One of the main objectives of IMCHA is to build a cohort of young researchers who will become future health system research leaders. In his comments related to the symposium, the president of CIHR Dr Alain Beaudet underscored the need to continue building research capacity to help develop a cadre of solid investigators in health systems research and health economics, in addition to supporting implementation research and delivery science.
An example of the success of IMCHA’s efforts to build leaders in health systems is Dr Virgil Lokossou of the West Africa Health Organization, who won the best poster award under the theme "Enhancing health system resilience: Absorbing shocks and sustaining gains in every setting". The West Africa Health Organization is one of two health policy and research organizations (one based in East Africa and the other based in West Africa) that have the mandate to promote the uptake of IMCHA research findings to influence national and regional policies and practices in targeted countries.
Dr Lokossou and two other IMCHA researchers, Dr Emmanuel Ochola of St Mary’s Lacor Hospital, Uganda, and Dr Ermel Johnson of the West Africa Health Organization, were selected in the cohort of “HSG Speaks”. They provided live coverage of symposium activities by capturing and highlighting key messages and offering on-the-spot perspectives using blogs, interviews, film, and social media.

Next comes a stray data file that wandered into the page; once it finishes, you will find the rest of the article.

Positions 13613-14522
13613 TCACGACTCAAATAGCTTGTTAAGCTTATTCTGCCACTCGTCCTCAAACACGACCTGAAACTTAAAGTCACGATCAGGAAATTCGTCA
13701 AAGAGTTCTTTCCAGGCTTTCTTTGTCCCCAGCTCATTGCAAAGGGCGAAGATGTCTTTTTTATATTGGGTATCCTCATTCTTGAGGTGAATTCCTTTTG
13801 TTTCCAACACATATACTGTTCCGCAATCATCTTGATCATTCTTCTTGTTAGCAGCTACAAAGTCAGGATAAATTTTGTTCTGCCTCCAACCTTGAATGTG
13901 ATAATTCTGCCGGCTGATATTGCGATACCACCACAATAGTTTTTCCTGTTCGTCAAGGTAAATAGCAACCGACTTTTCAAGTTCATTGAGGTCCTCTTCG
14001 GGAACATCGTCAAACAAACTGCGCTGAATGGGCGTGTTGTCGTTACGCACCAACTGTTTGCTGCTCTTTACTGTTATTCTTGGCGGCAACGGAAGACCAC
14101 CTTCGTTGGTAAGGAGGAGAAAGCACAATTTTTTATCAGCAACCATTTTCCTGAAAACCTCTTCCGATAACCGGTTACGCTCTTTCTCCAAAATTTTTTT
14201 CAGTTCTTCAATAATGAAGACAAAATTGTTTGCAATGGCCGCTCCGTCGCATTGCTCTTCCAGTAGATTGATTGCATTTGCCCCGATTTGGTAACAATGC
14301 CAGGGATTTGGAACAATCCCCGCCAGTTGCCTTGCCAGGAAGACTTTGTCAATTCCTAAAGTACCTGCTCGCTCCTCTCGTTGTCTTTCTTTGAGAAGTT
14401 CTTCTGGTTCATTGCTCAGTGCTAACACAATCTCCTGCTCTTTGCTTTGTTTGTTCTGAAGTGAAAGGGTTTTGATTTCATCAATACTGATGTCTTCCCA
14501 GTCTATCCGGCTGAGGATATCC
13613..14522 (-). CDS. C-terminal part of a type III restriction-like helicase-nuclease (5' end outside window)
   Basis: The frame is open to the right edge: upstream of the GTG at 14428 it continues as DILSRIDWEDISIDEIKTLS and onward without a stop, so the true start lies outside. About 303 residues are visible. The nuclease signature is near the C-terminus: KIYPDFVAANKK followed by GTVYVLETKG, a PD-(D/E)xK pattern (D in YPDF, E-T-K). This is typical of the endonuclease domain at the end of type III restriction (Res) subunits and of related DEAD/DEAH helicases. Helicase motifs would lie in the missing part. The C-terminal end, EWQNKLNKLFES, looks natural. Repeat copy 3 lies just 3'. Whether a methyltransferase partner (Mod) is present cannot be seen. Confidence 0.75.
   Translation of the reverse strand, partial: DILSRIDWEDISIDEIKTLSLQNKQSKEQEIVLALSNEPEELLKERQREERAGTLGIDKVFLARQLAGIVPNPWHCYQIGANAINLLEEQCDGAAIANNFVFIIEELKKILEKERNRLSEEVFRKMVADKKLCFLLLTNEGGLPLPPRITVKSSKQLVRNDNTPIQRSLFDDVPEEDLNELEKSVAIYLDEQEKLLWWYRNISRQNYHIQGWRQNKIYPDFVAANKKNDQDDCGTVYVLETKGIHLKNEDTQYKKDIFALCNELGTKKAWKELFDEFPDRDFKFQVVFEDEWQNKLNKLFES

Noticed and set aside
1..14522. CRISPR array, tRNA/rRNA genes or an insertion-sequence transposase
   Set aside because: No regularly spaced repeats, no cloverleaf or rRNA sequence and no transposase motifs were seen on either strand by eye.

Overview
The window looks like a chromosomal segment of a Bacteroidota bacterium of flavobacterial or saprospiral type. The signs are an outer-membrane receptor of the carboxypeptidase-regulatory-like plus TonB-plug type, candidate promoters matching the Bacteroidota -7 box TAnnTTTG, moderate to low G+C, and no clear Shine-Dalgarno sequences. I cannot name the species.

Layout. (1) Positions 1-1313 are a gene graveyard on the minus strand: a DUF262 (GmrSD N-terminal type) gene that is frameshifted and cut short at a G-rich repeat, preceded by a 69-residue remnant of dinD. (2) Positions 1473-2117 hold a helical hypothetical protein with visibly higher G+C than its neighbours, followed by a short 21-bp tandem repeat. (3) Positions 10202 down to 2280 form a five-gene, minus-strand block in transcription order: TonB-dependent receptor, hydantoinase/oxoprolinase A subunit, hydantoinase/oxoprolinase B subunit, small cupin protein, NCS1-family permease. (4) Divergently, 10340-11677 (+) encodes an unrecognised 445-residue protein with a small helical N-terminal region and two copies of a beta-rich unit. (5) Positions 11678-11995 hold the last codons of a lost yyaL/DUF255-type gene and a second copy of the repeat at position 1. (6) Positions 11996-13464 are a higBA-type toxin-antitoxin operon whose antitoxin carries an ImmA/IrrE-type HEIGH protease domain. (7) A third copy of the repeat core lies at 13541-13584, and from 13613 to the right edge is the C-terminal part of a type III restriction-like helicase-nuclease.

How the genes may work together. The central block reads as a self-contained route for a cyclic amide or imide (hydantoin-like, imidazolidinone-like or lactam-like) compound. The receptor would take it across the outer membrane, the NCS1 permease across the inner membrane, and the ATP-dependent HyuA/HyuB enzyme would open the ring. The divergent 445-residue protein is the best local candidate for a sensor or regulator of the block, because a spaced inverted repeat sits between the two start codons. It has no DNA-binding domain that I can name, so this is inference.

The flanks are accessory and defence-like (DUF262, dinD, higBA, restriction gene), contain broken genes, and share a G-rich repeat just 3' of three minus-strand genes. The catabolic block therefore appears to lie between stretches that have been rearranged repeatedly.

Blogs capture insights into health systems research
A blog series called "Resilient and Responsive Health Systems for a Changing World", written by IMCHA researchers, was published on the Huffington Post website:
- Too many women still die during pregnancy and childbirth, by Loubna Belaid and Valery Ridde, University of Montreal
- How an impatient doctor got passionate about health systems, by Christina Zarowsky, University of Montreal
- Social enterprise models to improve women's livelihoods and health in Africa, by Jenipher Twebaze Musoke, BRAC Africa, and Kevin McKague, Cape Breton University
These blogs showcase unique IMCHA interventions that demonstrate a need for adopting a health systems lens, policy issues related to maternal and child health, and personal insights to remind us that above all, health systems are about people and improving lives.